British Airways chairman and CEO Alex Cruz appeared by video link in front
of Parliament’s Transport Select Committee this morning to update MPs on the
airline’s plans to make up to 13,000 staff redundant, telling the committee
that the pandemic is “the worst crisis in BA’s 100-year history”.
BA flew around 187,000 passengers last week, equating to
about 25 to 30 per cent of its normal capacity compared to last year, according to Cruz. It reported
a loss of £711 million in the second quarter and Cruz said it was burning
through cash at a rate of around £20 million a day.
Cruz added that BA does not see a “short-term coming back of
our customers” because “people are still afraid of travelling”. He said demand is
also being hampered by the UK government’s weekly changes to its list of travel
corridors, the lack of a testing regime for travel and the continuation of the
country’s high level of Air Passenger Duty, which he claimed is “damaging to
“There is no data to support that this is a temporary effect
for the airline industry. All the data and all the information we have… point
towards one thing: things have changed. The airline industry is fundamentally
“Please do not lose sight that this is not something that is
just going to go away. The impact of this pandemic is something that is going
to be with us for many years.”
Recalling the impact of the financial crisis of 2007-2008,
Cruz said it took around four years for passenger traffic to recover and that
the number of business travellers choosing premium cabins “never recovered”. He
said BA believes the post-pandemic recovery will be a very long one that will cause
“fundamental structural changes” to the make-up of its passengers and demand.
“Fewer passengers mean fewer flights, and fewer flights mean
fewer people required to service them,” Cruz said. “As CEO of British Airways,
I have to take responsibility. I cannot ignore the situation. I had to act
incredibly fast, and I deeply regret that way too many loyal and hardworking
colleagues of mine are having to leave our business, and I understand why MPs
“This is an impossible situation. We are having to make
incredibly difficult decisions as a result of this pandemic, and it is really
only because of Covid-19 that we have had to go through deep restructuring.”
When asked for an estimate of how many redundancies will be
necessary, Cruz said a realistic figure is “probably around 10,000” but warned
that number could change as BA continues negotiations with staff unions to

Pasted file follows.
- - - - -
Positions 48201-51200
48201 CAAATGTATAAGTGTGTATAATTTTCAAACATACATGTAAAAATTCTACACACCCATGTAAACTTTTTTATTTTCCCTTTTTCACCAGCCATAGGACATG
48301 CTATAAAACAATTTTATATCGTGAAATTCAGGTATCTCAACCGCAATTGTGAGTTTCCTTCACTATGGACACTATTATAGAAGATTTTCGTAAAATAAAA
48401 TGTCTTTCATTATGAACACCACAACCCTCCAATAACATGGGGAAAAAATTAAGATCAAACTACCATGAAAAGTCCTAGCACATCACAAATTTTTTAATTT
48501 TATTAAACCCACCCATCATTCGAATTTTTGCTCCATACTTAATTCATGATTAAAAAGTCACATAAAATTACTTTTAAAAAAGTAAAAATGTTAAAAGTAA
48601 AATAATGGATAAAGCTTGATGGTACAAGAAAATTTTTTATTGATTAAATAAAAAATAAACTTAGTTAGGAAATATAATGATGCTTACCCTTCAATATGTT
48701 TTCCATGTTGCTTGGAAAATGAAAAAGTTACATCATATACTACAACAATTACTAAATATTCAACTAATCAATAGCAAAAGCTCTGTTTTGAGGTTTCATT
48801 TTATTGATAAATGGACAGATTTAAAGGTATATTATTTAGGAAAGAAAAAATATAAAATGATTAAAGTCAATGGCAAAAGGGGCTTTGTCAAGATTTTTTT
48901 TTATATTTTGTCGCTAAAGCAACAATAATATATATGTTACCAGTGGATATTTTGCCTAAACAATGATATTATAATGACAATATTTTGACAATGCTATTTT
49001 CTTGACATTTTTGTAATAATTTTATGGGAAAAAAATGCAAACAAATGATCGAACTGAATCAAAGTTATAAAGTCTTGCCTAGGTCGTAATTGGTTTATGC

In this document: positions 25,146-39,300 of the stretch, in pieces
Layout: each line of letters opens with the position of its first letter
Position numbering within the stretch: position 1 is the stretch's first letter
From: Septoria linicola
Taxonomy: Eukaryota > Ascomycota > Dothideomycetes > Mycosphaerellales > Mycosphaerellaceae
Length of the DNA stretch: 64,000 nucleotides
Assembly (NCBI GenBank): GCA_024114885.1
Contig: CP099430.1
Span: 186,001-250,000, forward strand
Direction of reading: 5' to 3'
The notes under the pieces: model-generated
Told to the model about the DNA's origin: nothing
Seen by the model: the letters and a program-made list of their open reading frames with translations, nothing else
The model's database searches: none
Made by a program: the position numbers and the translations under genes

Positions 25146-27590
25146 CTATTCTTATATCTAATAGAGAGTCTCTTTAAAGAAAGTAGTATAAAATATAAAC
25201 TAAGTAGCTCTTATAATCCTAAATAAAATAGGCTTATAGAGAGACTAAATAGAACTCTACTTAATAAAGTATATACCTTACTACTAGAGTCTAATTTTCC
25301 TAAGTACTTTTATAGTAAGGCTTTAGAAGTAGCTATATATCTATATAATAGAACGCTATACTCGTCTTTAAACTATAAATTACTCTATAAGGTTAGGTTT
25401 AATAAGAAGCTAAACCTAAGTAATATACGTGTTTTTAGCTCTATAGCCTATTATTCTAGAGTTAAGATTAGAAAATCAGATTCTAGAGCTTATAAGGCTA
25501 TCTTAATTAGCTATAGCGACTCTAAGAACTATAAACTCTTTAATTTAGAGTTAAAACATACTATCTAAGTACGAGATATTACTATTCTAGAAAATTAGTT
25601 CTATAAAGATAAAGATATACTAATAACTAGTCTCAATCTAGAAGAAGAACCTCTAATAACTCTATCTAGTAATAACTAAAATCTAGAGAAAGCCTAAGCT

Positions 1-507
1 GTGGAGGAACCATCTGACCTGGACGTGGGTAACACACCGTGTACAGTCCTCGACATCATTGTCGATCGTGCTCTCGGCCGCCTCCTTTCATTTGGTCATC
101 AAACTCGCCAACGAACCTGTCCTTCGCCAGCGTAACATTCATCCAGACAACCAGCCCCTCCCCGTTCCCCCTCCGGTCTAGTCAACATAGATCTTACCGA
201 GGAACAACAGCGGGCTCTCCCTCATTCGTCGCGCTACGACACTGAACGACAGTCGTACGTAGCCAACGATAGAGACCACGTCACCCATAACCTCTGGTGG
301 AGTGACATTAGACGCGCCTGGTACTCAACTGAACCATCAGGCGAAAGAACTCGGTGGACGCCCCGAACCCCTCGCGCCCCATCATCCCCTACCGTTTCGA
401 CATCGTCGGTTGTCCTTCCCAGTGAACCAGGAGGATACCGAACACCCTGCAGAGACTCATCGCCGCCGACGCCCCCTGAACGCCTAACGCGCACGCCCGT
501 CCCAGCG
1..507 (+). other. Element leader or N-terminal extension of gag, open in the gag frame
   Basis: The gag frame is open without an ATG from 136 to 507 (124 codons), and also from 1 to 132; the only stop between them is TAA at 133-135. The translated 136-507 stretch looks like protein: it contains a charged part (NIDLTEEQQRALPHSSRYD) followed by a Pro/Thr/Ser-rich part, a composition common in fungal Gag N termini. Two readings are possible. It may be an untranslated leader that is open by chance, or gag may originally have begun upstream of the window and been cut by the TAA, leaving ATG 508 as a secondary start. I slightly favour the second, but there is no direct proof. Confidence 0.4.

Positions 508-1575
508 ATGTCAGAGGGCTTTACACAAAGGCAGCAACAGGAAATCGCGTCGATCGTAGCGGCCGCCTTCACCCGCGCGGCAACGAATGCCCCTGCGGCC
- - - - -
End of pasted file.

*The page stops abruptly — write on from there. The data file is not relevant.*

mitigate the impact.
So far, around 7,200 employees have left the business.
He said the airline has already reached an agreement with
BALPA and has recently been in negotiations with non-pilot unions, with several
different deals agreed in principle that either have been or soon will be put
to a ballot. He added that the widely-reported ‘fire-and-rehire’ strategy
initially taken by the carrier is now ‘off the table’, although cabin crew are
still facing pay cuts of up to 15 per cent under their current contracts.
Cruz himself has taken a 33 per cent salary reduction, while
all management-level employees took pay cuts of between 5 and 20 per cent.
However, Howard Beckett, assistant general secretary of the
Unite union, claims Cruz’s statement was “misleading” and “needs to be
corrected”. “MPs and the select committee need to be aware that Alex Cruz’s
comments to the committee earlier were not entirely correct. This is a very
important matter and we would not wish MPs and the select committee to get the
“To be clear, the fire and rehire threat still hangs over
some BA workers. If Alex Cruz wishes to take this opportunity to say that he is
removing this threat from our members, then Unite is more than ready to talk.
“Draft agreements with British Airways will not be finalised
by Unite until members have voted on them and agreed to changes in their
contracts. Even if agreements are reached and finalised in all of British
Airways’ sectors, this does not herald industrial peace. Any changes in
contracts should have been of a temporary nature and once British Airways
returns to profit, the cuts in pay and conditions should be immediately restored.”
Cruz told the committee that BA’s negotiations with unions
have included provisions on how the airline can restore some of the pay and
conditions should the airline return to profitability. “That’s something we’ll
have to examine once we actually get to that point.”